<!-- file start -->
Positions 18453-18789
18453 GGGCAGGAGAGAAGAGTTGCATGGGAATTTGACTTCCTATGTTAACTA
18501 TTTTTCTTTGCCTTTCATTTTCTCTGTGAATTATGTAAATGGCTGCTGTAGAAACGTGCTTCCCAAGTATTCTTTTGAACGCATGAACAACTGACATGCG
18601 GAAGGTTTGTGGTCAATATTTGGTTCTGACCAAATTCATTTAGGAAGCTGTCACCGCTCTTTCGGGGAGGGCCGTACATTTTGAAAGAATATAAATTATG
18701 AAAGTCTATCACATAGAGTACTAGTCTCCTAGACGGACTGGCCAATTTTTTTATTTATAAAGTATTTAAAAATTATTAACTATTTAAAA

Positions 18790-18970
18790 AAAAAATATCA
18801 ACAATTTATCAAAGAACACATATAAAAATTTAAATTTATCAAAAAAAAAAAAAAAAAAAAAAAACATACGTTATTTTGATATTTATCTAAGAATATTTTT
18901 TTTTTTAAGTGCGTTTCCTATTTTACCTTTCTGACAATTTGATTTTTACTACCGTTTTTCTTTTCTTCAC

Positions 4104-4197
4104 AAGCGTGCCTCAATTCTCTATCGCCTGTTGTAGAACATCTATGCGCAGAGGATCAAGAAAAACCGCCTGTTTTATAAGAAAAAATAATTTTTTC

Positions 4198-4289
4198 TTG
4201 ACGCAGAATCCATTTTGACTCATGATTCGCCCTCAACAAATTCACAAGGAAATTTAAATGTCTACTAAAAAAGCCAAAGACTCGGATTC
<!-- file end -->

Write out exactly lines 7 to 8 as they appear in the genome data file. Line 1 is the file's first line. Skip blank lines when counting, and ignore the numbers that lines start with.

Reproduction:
18790 AAAAAATATCA
18801 ACAATTTATCAAAGAACACATATAAAAATTTAAATTTATCAAAAAAAAAAAAAAAAAAAAAAAACATACGTTATTTTGATATTTATCTAAGAATATTTTT